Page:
This module contains algorithms for performing conflict resolution after Git performs its recursive merge. It defines a simple domain specific language (that, at its simplest form, merely involves copying conflict markers and writing in the form that they should be resolved as) for specifying how to resolve conflicts. These are mostly relevant for resolving conflicts in configuration files.
The conflict resolution DSL is described here:
Resolutions are specified as input-output pairs. An input is a string with the conflict resolution markers ("<" * 7, "=" * 7 and ">" * 7), with the HEAD content above the equals divider, and the upstream content below the equals divider. Lines can also be marked as ***N*** where N is a natural number greater than 0 (i.e. 1 or more), which means that an arbitrary number of lines may be matched and available for output.
Output is a list of integers and strings. Integers expand to lines that were specified earlier; -1 and 0 are special integers that correspond to the entire HEAD text, and the entire upstream text, respectively. Strings can be used to insert custom lines.
The DSL does not currently claim to support character level granularity. It also does not claim to support contiguous conflicts. Our hope is that this simple syntax will be sufficient to cover most common merge failures.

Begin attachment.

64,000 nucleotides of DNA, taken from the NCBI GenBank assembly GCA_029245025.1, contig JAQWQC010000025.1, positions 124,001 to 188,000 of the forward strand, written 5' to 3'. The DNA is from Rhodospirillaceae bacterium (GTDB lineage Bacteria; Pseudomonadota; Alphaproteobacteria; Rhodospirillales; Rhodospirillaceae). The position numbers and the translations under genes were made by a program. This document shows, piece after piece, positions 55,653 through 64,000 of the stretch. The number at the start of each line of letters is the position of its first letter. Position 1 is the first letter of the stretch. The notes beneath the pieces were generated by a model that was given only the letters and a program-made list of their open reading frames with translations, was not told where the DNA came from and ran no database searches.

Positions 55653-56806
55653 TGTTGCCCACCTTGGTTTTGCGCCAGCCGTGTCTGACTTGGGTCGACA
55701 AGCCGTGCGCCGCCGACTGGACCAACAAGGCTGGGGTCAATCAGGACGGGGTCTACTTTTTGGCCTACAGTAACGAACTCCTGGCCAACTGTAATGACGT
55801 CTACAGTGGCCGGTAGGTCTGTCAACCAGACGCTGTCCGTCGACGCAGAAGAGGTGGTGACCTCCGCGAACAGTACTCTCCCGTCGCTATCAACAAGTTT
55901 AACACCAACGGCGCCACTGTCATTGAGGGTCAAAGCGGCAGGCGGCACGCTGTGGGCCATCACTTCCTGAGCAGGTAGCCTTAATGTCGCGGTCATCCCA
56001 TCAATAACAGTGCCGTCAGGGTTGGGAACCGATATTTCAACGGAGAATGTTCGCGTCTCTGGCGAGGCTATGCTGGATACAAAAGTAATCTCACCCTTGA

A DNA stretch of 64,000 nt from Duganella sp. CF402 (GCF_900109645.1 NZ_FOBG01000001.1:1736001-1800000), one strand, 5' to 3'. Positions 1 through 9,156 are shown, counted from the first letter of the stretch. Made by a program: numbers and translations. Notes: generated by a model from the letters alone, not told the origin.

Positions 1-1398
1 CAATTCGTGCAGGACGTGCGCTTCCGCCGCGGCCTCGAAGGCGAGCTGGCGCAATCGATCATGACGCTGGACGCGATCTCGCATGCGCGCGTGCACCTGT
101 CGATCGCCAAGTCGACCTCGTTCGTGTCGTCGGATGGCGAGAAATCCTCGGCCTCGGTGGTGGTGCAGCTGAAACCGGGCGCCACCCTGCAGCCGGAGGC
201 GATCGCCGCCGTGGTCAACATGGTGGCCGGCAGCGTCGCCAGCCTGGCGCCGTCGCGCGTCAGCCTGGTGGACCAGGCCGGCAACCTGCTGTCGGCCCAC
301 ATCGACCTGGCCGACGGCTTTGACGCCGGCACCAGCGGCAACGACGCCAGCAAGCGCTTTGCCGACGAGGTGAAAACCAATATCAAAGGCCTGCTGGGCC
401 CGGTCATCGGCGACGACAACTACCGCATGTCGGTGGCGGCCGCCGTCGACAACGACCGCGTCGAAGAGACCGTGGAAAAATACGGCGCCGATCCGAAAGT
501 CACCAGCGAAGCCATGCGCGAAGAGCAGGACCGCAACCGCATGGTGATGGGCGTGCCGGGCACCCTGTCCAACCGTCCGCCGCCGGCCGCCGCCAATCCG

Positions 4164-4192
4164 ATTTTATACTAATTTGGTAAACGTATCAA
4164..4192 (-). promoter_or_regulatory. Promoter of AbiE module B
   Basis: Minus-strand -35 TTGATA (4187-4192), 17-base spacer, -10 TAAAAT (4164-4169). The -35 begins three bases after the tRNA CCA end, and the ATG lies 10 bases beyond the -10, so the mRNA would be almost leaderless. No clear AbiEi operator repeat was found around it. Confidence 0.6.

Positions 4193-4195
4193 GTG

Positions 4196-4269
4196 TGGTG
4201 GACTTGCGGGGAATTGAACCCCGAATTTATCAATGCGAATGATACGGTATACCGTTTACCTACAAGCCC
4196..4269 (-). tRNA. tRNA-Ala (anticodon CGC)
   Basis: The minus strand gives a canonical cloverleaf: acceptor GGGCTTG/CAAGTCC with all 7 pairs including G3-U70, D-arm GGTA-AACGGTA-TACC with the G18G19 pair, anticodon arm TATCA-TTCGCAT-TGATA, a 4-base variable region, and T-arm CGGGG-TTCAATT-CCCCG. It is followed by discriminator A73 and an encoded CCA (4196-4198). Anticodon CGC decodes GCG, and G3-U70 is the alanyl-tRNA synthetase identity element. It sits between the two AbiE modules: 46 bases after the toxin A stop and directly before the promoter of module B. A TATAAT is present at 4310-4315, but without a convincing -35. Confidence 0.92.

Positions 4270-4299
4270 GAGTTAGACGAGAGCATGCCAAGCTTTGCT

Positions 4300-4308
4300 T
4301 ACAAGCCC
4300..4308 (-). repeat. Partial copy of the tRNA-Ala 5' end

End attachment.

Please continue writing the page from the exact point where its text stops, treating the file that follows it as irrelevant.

Here are some examples:
<<<<<<< downstream ||||||| common ======= upstream >>>>>>>
With [-1] would discard all upstream changes, whereas with  would discard downstream changes (you would probably want to be careful about wildcarding in the upstream string).
Pattern matching in action:
<<<<<<< ***1*** old upstream ***2*** old upstream ***3*** ======= new upstream >>>>>>>
With [0, 1, 2, 3] would resolve with the new upstream text, and then the user matched globs.
Given a conflicted file, whose contents are contents, attempt to resolve all conflicts that match spec with result.
Given contents, return True if there are any conflicts in it.
Translates a specification string into a regular expression tuple. Note that pattern matches are out of order, so the second element of the tuple is a dict specified strings to subpattern numbers. Requires re.DOTALL for correct operation.
Converts a list of replacement strings and or references into a replacement string appropriate for a regular expression.